Figs. 15a-15h show the influence of the irradiation over time on natural components in tomatoes (type antioxidants and vitamins). Note that here on the y-axis nanogram/gram FW is indicated;

Figs. 16a-16h show the influence of the composition of the radation on natural components in the tomatoe. Again, on the y-axis nanogram/gram FW is indicated;

Figs. 17a-17c show the progress of fruit development under white and far-red LED treatments and darkness. Light treatemnts were established by the use of monochromatic LEDs at 250 µmol/m2/s with 100 µmol/m2/s background white LED light. Developement indices relate to chlorophyll (NDVI) and lycopene (NAI) content and firmness of the fruit.;

Fig. 18 schematically depicts some aspects of the invention;

Figs. 19a-19c schematically depict some variants and embodiments.

The schematic drawings are not necessarily on scale.


DETAILED DESCRIPTION OF THE EMBODIMENTS



[0056] A specific experiment to support the disclosed method for increasing vitamin C concentration (also referred to in this disclosure as AsA levels) in tomatoes is illustrated below.

Materials and Methods



[0057] Tomato fruit (Solanum lycopersicum cv. Komet) of three developmental stages (green, breaker and red) were harvested in December 2014 from a glasshouse in Bleiswijk, the Netherlands (52.0100° N, 4.5400° E). Fruits were selected according to colour indices, size and weight (NAI -0.6 to -0.5, NDVI -0.1 to -0.2, diameter 7 to 8 cm, weight 145 to 150g and acoustic firmness 7 to 8). They were placed in environment controlled cabinets with constant temperature (18°C), relative humidity (75%) and CO2 concentration (360 ppm). Relative humidity and CO2 concentration were measured using LI-1400 and LI-6400 respectively (Li-Cor Inc., Lincoln, Nebraska, USA). The calyx was removed. In order to minimize water loss, fruit were placed with the calyx scar downwards. Five irradiance treatments were established with blue phosphorous coated LED lights (GreenPower LED research module, Philips, The Netherlands).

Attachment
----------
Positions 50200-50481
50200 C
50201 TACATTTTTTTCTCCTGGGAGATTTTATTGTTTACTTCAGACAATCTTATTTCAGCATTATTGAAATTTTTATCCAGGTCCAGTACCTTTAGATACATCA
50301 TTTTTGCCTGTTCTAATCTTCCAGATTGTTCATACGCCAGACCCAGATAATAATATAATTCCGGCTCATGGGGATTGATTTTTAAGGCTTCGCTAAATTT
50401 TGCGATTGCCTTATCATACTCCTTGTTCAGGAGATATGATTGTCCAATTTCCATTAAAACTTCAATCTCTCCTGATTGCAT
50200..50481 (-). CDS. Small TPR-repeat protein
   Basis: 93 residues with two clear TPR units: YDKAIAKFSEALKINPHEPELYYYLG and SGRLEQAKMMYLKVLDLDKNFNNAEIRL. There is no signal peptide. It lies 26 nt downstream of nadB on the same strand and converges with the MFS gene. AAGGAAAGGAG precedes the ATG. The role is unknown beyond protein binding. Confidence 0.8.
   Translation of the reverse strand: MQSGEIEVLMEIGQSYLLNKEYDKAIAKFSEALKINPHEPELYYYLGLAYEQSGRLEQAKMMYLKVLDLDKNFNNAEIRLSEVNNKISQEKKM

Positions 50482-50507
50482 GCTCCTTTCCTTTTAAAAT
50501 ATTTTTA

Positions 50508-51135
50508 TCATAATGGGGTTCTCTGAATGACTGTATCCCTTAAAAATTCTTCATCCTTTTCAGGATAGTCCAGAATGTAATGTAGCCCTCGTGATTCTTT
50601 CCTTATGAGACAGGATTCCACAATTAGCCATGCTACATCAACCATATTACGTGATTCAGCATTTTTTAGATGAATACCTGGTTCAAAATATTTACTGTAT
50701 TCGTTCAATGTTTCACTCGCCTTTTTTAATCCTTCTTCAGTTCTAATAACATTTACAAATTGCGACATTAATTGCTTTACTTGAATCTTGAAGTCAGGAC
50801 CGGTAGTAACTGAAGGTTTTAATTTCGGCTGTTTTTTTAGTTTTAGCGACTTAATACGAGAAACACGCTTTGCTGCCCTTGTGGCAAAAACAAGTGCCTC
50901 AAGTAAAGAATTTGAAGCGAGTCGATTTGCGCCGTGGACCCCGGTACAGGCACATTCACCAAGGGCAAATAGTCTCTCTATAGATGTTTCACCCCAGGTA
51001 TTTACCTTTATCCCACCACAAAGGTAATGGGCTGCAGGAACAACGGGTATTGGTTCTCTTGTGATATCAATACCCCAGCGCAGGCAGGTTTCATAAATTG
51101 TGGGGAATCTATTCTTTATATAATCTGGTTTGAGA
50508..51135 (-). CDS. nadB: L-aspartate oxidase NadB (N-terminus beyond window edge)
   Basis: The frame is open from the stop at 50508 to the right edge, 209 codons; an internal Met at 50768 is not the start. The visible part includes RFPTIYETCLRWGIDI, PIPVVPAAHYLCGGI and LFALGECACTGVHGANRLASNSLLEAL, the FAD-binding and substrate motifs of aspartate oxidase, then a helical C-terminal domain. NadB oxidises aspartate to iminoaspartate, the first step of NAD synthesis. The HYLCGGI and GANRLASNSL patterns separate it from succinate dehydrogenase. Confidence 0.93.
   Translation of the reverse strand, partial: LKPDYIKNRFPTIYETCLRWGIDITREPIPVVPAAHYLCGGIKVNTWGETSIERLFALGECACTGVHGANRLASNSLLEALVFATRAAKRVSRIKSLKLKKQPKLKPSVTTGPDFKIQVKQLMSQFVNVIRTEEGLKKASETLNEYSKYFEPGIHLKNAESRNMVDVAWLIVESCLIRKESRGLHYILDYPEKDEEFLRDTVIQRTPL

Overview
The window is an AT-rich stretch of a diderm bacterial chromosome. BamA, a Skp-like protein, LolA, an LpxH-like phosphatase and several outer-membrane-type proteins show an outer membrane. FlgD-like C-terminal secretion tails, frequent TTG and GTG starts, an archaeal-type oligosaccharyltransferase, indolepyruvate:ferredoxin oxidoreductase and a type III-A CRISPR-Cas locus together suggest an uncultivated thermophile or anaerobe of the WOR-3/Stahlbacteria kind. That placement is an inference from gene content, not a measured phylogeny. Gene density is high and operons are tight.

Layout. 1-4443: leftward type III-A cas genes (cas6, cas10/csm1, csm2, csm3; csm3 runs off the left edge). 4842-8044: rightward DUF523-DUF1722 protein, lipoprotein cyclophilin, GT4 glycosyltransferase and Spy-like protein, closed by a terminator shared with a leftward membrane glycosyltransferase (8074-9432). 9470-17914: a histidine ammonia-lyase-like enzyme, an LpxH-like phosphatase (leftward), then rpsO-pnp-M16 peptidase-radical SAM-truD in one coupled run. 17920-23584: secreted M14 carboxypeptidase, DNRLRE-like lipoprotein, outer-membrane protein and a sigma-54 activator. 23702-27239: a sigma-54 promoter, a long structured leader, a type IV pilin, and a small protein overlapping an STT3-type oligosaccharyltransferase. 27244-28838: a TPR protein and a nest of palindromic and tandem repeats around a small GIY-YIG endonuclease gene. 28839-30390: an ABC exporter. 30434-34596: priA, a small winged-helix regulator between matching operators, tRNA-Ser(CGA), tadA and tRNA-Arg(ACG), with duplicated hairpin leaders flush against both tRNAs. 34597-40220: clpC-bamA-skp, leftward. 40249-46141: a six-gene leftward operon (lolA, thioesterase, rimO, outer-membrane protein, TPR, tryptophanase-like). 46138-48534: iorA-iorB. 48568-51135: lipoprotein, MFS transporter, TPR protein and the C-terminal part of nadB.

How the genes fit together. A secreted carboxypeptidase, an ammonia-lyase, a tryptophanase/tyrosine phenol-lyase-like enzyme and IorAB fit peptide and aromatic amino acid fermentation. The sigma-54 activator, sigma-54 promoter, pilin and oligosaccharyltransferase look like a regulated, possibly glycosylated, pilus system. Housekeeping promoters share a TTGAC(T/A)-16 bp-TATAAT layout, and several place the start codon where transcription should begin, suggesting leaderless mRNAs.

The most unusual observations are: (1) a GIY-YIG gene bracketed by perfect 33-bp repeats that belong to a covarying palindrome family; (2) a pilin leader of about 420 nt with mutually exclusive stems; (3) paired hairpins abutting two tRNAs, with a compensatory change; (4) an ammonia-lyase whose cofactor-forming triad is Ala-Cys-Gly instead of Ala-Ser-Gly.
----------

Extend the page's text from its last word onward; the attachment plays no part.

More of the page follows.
[0058] Light was continuously supplied. The inner sides of the climate cabinets were covered with white neutrally reflective material, enhancing uniformity of light distribution. Irradiance measurements were conducted using a spectroradiometer (USB2000, Ocean Optics, Duiven, The Netherlands; calibrated against a standard light source). Phytochrome stationary state (PSS) was calculated according to equation 1 (Nλ:photon flux at λ nm, σrλ: photochemical cross-section of red absorbing phytochrome state, σfrλ: photochemical cross-section of far-red absorbing phytochrome state) Fresh weight measurements confirmed uniform water loss for all treatments (0.62% of initial fresh weight). Temperature of the fruit was monitored with k-type thermocouples attached to the lower side of the fruit (to avoid direct shortwave radiation) on TC-08 data loggers (Picotechnology LTD., Cambridge, UK) throughout the experiment. After 0 and 13 days AsA, dehydroascorbate (DHA) and soluble carbohydrates (fructose, glucose and sucrose) were measured by high performance liquid chromatography (HPLC: ICS-5000, Dionex Corporation, Sunnyvale, CA). Preparation of the samples for the HPLC took place as described in Davey et al. (2003) (Davey, M., Dekempeneer, E., and Keulemans, J. (2003). Rocket-powered high-performance liquid chromatographic analysis of plant ascorbate and glutathione. Analytical biochemistry 316, 74-81.). The progress of development was monitored by measuring changes in colour (hand-held photodiode array spectroradiometer, PA1101, CP, Germany) and firmness (AFS, AWETA, Nootdorp, The Netherlands). This hand-held spectroradiometer provides the normalized anthocyanin index (NAI) calculated according to remittance spectra at 570 and 780 nm and the normalized difference vegetation index (NDVI) calculated according to remittance spectra at 660 and 780 nm (equations 2 and 3). NAI and NDVI values correspond to lycopene and chlorophyll contents respectively.







[0059] A lower NAI implies low lycopene content and a higher NAI (thus) implies higher lycopene content; a lower NDVI implies low chlorophyll content and (thus) a higher NDVI implies higher chlorophyll content.

[0060] One-way analysis of variance (ANOVA) was used to evaluate statistically significant effects of irradiance on total AsA. Significant differences between treatments means were evaluated with post hoc Tukey's honestly significant difference multiple comparison tests (P < 0.05). Statistical analyses were carried out with the R software (R 3.0.1; R Project for Statistical Computing, Vienna, Austria).